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Marines First To Try Out High-Tech Antenna

The new Large Aperture Multi-band Deployable Antenna (LAMDA).
by Lance Cpl. Richard Blumenstein, MCB Camp Butler
Camp Hansen, Japan (AFNS) Mar 05, 2007
More than 30 Marines with 7th Communications Battalion, 3rd Marine Division and Marine Wing Communications Squadron 18, 1st Marine Aircraft Wing, trained with the new Large Aperture Multi-band Deployable Antenna Feb. 5-16 at Camp Hansen. The purpose of the two-week course was to teach the Marines how to operate the LAMDA in deployed environments around the world, according to Dennis Evanchik, the project leader from Warfighter Information Network-Tactical out of Fort Monmouth, N.J.

"The Marines are the first people to get this new state-of-the-art equipment," Evanchik said. "They're getting serial number one, right out of the factory."

The LAMDA is the enhanced version of the Lightweight High Gain X-band Antenna the Marine Corps is currently using, Evanchik said. It has the ability to pick up fainter signals than any other tactical antenna used to date.

Also, its new tri-band feature gives Marines the ability to send data over a number of different commercial and military frequencies making it superior to the previous antenna, according to William E. Campbell, a systems analyst with Training and Doctrine Command in Fort Gordon, Ga.

"With this antenna, you can provide telephone and Internet services around the world for anyone who has a need for it," Campbell said.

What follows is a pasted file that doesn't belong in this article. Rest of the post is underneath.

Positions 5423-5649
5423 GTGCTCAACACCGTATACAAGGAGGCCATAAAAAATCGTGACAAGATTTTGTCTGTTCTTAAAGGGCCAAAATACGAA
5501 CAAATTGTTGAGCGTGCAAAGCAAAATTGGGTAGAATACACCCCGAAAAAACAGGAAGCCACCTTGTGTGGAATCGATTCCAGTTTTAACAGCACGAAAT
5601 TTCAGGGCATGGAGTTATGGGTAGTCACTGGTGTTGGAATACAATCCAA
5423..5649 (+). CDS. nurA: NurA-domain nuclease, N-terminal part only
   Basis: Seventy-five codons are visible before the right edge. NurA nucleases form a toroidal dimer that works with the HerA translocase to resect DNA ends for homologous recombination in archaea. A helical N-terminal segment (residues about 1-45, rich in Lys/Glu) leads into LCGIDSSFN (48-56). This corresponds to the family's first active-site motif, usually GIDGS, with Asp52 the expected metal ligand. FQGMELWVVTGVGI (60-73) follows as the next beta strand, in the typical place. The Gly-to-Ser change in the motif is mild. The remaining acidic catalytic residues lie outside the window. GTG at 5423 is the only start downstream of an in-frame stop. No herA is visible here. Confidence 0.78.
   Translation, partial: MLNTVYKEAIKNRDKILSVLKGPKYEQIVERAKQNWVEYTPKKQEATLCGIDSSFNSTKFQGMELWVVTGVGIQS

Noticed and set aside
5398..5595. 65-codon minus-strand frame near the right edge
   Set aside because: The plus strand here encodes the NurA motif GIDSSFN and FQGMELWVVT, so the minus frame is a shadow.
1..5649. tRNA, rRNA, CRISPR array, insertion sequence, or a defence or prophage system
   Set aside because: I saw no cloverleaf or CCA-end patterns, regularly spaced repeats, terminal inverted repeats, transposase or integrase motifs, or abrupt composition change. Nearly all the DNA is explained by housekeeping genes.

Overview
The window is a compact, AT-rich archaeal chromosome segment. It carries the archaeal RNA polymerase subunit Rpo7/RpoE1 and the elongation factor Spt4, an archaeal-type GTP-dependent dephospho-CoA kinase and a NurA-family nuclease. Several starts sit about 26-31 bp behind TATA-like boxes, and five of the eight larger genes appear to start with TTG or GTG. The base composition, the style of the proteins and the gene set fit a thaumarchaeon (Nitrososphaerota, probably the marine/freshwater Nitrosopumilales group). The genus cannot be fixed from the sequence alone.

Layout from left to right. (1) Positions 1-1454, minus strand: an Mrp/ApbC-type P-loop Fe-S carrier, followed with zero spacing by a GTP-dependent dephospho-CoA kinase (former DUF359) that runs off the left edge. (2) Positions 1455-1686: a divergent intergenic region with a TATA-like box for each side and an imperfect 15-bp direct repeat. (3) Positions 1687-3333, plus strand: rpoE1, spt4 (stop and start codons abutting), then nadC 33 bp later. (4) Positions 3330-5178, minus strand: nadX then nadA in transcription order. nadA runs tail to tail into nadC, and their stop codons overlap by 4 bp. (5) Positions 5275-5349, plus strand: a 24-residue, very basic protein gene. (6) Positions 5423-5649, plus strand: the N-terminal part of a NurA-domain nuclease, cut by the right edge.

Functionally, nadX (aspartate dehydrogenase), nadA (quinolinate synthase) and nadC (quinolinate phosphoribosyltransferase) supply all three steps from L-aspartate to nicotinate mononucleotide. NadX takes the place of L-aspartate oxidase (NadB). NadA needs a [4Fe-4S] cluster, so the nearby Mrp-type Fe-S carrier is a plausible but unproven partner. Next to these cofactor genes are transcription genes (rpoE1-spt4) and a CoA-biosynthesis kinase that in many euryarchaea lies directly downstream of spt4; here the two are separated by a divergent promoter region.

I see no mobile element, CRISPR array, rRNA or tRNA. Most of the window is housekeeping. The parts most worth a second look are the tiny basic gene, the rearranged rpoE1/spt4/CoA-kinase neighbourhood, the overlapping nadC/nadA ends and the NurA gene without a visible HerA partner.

This added feature gives Marines greater communications capabilities in international areas that restrict frequencies to ensure airways are clear for emergency services transmissions, said Staff Sgt. Shaun L. Sloan, a satellite communications technician with 7th Communications Bn.

"The tri-band gives us a wide range of frequencies in those areas," Sloan said. "The more bands we can operate in, the more flexible our capabilities are in areas with international restrictions."

The antenna will also decrease communication costs as it requires a fraction of the power used by other antennae. The LAMDA's 4.9 meter dish requires only two watts of electricity to produce the same capabilities as the Light Weight Multi-band Satellite Terminal's 2.5 meter dish, another antenna the Marine Corps uses, according to Campbell.

"In the satellite world, it's 'the bigger the better,'" Campbell said. "With a larger dish you can save costs because you don't have to use the same amount of power as a smaller dish. The LAMDA requires one fourth the amount of power as the LMST to perform the same capabilities."

Even though it is being much bigger than the LMTSs, the LAMDA is still a highly mobile communications system able to be deployed wherever the Marines need it to go, Sloan said.

"Even though the dish is larger, it's tactical," Sloan said. "You can take it anywhere in the world."

The antenna was designed specifically to withstand harsh weather in field environments. It can operate in up to 70-mile-per-hour wind gusts.

According to Sloan, this ability can be crucial in harsh areas.

"It allows us to continue operations without having to jeopardize the equipment," Sloan said. "It all boils down to the greater capabilities it gives us to accomplish the mission."

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